Higher education leaders and the U.S. Department of Education’s Office of Civil Rights recently gathered in the same room to discuss solutions to the challenges that institutions face addressing sexual misconduct on campus.
During the session last week at the 2018 American Council on Education (ACE) Conference titled “Our Campuses and the Office of Civil Rights: Sexual Misconduct and the Promise of Title IX,” panelists acknowledged that the complexity of handling complaints makes it hard to find a singular solution when strong views and opinions are expressed on all sides about due process. Among the solutions discussed was a push for more collaboration between higher education institutions and the Office of Civil Rights around Title IX regulations and policies.
Sexual misconduct “is a societal problem that has manifested on our campuses,” said Dr. Jonathan R. Alger, president of James Madison University. “They’re expecting us to replicate what they see in criminal courts, but relatively few students want to go that route.”
Michele Minter, vice provost for institutional equity and diversity at Princeton University, said sexual misconduct cases can be “very emotional” for those involved. There has been a tendency to oversimplify narratives and solutions regarding the issue, despite the fact that institutions vary widely in size and student demographics, she said.
Within the context of the national #MeToo movement, institutions are seeing an increase in reports of sexual misconduct. That trend should not cause alarm, officials said, because it signals that more students and faculty feel comfortable reporting an incident.
Candice Jackson, deputy assistant secretary for strategic operations and outreach at the OCR, said she hopes that the “positive signal” of increased reports eventually will lead to a decline in reports as “behavior and respect for each other” improves.
“But that’s a long-term process,” she added.
These pressing concerns seem to resonate across the national education landscape as schools want to do the right thing but do not know exactly what to do, Alger said.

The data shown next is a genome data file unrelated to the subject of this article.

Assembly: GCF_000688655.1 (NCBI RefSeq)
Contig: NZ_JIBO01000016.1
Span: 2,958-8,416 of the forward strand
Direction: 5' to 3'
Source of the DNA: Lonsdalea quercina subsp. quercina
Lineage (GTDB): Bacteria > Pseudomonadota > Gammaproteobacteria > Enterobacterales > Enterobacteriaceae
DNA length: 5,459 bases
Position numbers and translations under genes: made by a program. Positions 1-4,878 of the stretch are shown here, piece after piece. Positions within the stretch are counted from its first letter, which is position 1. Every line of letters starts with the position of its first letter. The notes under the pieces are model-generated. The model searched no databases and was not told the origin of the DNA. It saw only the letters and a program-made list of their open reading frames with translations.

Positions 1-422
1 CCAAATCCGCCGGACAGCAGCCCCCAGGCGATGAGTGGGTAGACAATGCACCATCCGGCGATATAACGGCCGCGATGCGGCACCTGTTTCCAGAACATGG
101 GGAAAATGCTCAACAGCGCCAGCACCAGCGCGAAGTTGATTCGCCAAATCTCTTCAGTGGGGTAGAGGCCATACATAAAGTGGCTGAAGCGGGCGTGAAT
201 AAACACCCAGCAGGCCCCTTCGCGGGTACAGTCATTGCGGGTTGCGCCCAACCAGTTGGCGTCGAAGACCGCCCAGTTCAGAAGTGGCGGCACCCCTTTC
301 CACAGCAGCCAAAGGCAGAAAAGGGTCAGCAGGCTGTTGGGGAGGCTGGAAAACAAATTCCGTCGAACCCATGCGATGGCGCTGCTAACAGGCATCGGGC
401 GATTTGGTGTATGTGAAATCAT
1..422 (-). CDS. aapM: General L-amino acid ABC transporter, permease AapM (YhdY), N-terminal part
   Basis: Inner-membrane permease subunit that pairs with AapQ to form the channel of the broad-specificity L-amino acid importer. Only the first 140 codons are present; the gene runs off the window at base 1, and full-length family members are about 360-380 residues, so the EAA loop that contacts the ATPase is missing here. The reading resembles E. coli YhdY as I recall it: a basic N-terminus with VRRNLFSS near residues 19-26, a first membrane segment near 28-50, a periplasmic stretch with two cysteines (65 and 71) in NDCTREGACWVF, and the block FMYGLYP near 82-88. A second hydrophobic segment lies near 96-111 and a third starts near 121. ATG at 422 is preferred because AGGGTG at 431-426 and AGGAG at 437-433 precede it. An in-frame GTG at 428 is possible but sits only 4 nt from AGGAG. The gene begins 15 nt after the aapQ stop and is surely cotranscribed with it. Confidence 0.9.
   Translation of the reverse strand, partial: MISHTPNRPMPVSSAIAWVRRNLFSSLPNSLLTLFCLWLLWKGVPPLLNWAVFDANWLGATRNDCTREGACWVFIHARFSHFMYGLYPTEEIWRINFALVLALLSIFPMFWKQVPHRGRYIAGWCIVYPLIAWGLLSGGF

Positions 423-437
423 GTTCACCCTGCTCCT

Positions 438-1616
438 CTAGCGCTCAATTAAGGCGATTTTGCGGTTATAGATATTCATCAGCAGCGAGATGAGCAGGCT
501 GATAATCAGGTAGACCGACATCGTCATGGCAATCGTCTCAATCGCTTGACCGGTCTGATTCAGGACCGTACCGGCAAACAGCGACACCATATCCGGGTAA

This is where feedback from and collaboration with OCR – through sample policy models or templates, for example – would be critical to making strides in reporting and reducing sexual misconduct on campuses across the nation, some said.
“It is not an adversarial or top-down approach that needs to be taken,” but an interactive and collaborative approach, Jackson said.
Minter hopes that such collaboration will support students who “need and deserve closure.”
In the last year, OCR has worked to reorient its stance as an agency that does not prioritize one form of discrimination over another, Jackson said.
Due to delays in investigations of campus sexual misconduct complaints previously, agency priorities include working to shorten the time frame of its investigations and get back to its “historical goal” of a 180-day timeframe, Jackson added.
She urged schools to recognize the points of flexibility in OCR’s Title IX regulatory policies that will allow institutions to implement innovative ways to address sexual misconduct on campus.
Particularly, Jackson encouraged institutions to expand their sexual misconduct conversations beyond student-to-student harassment or assault to include the reality of teacher-student, teacher-graduate student and faculty-faculty encounters. And the conversation should also include male victims, she said.
“Both men and women can be victimized, can be violated and can have the same challenges and shame of coming forward to talk about it,” Jackson said. “I hope that the narrative doesn’t break down along gender lines.”
On creating effective solutions to address sexual misconduct, Alger said institutions do not all “need to reinvent the wheel.” He suggested that it would be helpful for institutions to share their best practices for handling sexual misconduct cases.
Distribution of best practices, with the assistance of OCR, would help to illuminate trends and campus departments or organizations that may need special attention or training because they are not all the same in an institutional context, he said.
At the institutional level, the panelists said getting parents, alumni and student leaders on board for educating students about healthy relationships and alcohol use can help institutions promote bystander awareness and other preventative measures around sexual misconduct.
“Prevention is critical,” as is the need for students to re-encounter this information at different points in their academic journey beyond freshman orientation, Minter urged. “Provide [students] with accurate information about what their peers are doing.”
Pam Bernard, vice president and general counsel of Duke University, said, “When you look at student sexual misconduct, it’s really a public health issue. You need to have a lot of communication across silos and across institutions.”
So far, OCR has heard from community colleges, university systems, virtual schools and small liberal arts schools. Jackson invited institutions to reach out to OCR during a period of public comment to offer feedback and suggestions for proposed Title IX regulations.
Tiffany Pennamon can be reached at firstname.lastname@example.org. You can follow her on Twitter @tiffanypennamon.
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